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To explore the anatomical substrates for network hyperexcitability in adult rats that become chronically epileptic after recurrent seizures in infancy, the dendritic and axonal arbors of biocytin-filled hippocampal pyramidal cells were reconstructed. On postnatal day 10, tetanus toxin was unilaterally injected into the hippocampus and produced brief but(More)
Studies of neurons from human epilepsy tissue and comparable animal models of focal epilepsy have consistently reported a marked decrease in dendritic spine density on hippocampal and neocortical pyramidal cells. Spine loss is often accompanied by focal varicose swellings or beading of dendritic segments. An ongoing excitotoxic injury of dendrites(More)
Both clinical and experimental studies suggest that the immature nervous system is unusually susceptible to seizures during critical periods in postnatal life. A late onset of gamma-aminobutyric acid (GABA)-mediated synaptic inhibition could conceivably play a contributing role in this phenomenon. Numerous studies have shown that neural systems that use(More)
PURPOSE Infantile spasms is one of the most severe epileptic syndromes of infancy and early childhood. Progress toward understanding the pathophysiology of this disorder and the development of effective therapies has been hindered by the lack of a relevant animal model. We report here the creation of such a model. METHODS The sodium channel blocker,(More)
C-fos is a proto-oncogene that is expressed within some neurons following depolarization. The protein product, fos, has been proposed as an anatomical marker for neuronal activity following noxious peripheral stimulation. However, the literature on noxious-stimulus induced fos expression contains several puzzling observations on the time course and laminar(More)
Neurons surrounding the central canal in sacral spinal segments were functionally characterized on the basis of somatic and/or visceral afferent input, then intracellularly marked with horseradish peroxidase (HRP). Tissue sections containing portions of HRP-stained neurons were subsequently immunohistochemically examined for the presence of contacts made by(More)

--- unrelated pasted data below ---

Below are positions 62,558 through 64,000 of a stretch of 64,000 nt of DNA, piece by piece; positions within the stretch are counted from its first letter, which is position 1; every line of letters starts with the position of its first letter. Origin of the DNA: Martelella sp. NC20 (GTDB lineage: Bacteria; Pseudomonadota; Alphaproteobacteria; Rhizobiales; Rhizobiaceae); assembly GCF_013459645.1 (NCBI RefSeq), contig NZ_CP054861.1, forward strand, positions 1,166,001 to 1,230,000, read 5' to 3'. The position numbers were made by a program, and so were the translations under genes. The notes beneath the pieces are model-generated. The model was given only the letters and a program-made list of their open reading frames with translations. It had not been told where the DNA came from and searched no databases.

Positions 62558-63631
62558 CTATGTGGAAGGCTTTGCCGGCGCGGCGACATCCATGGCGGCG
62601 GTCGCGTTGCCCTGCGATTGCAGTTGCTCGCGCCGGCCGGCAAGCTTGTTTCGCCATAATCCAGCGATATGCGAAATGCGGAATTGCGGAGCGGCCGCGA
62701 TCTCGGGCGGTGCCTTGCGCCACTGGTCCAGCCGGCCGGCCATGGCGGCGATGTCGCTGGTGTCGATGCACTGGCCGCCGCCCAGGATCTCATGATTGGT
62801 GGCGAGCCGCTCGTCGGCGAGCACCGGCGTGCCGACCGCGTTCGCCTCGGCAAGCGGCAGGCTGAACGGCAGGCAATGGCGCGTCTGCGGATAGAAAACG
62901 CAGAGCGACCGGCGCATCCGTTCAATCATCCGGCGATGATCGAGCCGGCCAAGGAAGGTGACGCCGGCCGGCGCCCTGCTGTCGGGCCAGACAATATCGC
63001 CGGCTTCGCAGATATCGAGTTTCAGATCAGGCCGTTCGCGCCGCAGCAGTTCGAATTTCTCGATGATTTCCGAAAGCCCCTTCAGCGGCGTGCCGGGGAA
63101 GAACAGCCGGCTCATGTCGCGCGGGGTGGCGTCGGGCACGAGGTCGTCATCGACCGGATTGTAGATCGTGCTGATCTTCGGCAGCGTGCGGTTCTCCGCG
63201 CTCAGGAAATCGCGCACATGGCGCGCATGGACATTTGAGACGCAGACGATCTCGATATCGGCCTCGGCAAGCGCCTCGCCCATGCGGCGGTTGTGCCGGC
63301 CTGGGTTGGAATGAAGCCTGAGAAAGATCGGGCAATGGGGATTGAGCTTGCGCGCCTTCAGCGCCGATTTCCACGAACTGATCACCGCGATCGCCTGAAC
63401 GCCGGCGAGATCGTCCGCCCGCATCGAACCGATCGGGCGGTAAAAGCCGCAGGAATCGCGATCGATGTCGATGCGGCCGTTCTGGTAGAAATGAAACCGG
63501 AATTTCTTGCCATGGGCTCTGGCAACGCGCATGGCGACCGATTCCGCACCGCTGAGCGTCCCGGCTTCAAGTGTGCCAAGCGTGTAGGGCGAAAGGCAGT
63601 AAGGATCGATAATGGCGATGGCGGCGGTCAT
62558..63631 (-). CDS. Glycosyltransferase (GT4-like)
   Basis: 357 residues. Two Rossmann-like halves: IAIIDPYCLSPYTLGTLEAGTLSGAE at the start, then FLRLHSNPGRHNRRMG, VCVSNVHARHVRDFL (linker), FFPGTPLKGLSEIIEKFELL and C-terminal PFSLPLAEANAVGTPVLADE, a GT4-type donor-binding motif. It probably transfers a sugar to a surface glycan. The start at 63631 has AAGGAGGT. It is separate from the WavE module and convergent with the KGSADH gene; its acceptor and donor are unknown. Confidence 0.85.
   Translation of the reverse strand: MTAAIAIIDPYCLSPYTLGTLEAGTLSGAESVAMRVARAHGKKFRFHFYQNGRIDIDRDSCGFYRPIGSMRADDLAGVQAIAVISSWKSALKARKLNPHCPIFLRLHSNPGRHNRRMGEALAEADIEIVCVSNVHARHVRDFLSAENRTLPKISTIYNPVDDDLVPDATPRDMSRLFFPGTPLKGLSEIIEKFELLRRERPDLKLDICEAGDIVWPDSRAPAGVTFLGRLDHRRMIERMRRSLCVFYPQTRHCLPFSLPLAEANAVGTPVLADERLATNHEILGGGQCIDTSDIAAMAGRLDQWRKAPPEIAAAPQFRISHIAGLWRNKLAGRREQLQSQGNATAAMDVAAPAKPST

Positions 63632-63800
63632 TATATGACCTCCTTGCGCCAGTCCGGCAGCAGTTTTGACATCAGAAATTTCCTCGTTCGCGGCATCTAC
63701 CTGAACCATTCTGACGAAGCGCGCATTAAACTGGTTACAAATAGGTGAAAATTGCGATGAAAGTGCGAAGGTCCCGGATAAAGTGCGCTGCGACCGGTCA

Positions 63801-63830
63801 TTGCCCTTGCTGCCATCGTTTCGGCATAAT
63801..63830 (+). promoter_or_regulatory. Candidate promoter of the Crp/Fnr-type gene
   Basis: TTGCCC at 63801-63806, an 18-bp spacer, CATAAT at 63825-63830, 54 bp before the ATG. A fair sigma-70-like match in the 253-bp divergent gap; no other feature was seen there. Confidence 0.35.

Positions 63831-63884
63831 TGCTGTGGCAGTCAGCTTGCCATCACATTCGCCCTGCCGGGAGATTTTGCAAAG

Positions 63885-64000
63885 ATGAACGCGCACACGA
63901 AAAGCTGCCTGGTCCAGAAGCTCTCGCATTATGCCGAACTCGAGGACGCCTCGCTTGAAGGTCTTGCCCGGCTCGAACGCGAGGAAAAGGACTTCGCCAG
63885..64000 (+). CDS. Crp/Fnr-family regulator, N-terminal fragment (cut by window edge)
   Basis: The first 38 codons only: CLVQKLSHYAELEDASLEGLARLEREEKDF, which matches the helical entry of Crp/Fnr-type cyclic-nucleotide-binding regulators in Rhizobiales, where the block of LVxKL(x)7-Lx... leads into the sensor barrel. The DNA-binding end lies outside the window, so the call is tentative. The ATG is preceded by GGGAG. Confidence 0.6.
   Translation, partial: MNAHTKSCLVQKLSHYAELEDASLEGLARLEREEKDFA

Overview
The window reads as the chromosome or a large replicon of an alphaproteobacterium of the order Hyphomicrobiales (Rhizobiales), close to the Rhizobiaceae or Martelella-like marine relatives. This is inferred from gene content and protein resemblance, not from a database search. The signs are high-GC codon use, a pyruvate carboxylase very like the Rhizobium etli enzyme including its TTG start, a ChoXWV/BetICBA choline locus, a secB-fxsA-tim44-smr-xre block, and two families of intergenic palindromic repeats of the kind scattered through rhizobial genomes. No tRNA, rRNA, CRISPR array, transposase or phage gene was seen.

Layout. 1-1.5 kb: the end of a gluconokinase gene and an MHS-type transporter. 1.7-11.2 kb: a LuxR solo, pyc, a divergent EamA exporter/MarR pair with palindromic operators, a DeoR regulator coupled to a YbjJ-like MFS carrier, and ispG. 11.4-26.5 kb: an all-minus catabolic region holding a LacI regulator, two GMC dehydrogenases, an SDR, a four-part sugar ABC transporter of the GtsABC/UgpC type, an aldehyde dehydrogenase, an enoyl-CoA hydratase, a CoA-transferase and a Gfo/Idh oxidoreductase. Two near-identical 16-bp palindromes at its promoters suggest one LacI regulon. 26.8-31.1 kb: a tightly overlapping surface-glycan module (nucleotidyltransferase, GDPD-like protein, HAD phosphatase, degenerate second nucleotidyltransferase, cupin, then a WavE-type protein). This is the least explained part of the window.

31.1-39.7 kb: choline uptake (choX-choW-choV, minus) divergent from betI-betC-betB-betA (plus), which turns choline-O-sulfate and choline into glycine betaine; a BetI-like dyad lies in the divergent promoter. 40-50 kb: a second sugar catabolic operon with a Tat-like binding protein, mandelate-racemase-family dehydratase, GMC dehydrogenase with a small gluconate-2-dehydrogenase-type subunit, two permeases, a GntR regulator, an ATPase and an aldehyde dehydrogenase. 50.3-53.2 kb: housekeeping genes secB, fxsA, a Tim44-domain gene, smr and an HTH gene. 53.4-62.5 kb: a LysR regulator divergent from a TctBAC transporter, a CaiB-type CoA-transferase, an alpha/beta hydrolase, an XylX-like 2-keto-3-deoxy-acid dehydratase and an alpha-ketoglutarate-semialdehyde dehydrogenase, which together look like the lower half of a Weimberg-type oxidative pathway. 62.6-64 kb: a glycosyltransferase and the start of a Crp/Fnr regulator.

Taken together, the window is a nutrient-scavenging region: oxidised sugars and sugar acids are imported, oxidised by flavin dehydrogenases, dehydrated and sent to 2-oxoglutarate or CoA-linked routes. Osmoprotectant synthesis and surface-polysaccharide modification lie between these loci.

Studies were undertaken to examine the effects recurrent early-life seizures have on the ability of rats to acquire spatial memories in adulthood. A minute quantity of tetanus toxin was injected unilaterally into the hippocampus on postnatal day 10. Within 48 h, rats developed recurrent seizures that persisted for 1 week. Between postnatal days 57 and 61,(More)
The ventrobasal complex (VB) of the rat thalamus contains neurons responding to non-noxious somatic stimuli as well as neurons driven exclusively by noxious stimuli. This study presents a comparison of morphological features of these two kinds of neurons. Thirteen neurons electrophysiologically characterized were impaled with the micropipette used for the(More)
Recurrent seizures in animal models of early-onset epilepsy have been shown to produce deficits in spatial learning and memory. While neuronal loss does not appear to underlie these effects, dendritic spine loss has been shown to occur. In experiments reported here, seizures induced either by tetanus toxin or flurothyl during the second postnatal week were(More)
The question we attempted to address in this chapter is: Do brief but recurrent seizures in early life alter the ontogeny of hippocampal networks in ways that produce epileptic circuits? Results from the tetanus toxin model suggest that this is likely the case. Following seizures in Postnatal Weeks 2 and 3, most adult rats have a focal epilepsy that arises(More)